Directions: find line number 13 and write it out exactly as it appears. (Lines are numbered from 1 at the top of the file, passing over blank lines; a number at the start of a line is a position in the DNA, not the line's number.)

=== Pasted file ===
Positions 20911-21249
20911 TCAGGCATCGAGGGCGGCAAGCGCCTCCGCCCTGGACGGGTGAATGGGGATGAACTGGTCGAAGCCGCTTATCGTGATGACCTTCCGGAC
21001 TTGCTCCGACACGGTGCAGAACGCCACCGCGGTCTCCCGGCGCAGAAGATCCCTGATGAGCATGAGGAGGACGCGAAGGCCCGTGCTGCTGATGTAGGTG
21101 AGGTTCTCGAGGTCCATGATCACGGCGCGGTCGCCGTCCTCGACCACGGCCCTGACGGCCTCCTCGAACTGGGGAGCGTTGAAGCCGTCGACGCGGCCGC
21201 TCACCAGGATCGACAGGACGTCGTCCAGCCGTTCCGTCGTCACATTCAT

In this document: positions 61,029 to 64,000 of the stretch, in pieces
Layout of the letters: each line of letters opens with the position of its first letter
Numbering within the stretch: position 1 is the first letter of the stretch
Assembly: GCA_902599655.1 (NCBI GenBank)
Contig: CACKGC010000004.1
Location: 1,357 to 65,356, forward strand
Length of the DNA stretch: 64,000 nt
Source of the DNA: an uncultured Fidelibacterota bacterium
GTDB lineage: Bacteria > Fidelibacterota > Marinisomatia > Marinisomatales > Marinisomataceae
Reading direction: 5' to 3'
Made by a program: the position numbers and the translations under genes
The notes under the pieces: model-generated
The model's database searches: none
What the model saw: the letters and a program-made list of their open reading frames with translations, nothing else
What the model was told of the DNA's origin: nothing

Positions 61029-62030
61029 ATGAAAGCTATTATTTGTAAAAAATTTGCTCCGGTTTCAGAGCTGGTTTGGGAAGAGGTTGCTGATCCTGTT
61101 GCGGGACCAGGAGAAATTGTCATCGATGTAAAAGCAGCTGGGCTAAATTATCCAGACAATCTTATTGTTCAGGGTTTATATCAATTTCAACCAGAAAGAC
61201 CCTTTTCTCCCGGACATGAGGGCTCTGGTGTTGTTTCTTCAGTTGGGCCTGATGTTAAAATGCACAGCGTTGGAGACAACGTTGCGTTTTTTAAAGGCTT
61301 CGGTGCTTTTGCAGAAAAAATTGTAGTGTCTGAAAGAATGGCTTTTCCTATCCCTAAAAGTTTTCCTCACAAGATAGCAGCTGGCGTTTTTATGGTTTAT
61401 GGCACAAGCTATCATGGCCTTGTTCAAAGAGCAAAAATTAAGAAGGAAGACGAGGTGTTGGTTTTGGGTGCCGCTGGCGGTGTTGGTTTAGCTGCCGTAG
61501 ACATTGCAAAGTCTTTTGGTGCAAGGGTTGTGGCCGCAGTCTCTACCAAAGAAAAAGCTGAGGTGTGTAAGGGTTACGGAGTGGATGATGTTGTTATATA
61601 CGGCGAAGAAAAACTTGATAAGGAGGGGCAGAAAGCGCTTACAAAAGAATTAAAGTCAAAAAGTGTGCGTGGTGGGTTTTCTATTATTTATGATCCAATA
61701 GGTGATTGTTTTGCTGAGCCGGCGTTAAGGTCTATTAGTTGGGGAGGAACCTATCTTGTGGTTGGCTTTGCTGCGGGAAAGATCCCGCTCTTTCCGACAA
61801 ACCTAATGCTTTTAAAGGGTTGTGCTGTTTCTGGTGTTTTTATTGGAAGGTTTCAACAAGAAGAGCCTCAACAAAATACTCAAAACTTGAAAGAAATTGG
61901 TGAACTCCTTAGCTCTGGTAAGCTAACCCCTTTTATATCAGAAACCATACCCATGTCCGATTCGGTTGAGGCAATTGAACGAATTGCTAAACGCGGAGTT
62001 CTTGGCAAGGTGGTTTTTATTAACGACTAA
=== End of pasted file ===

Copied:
Source of the DNA: an uncultured Fidelibacterota bacterium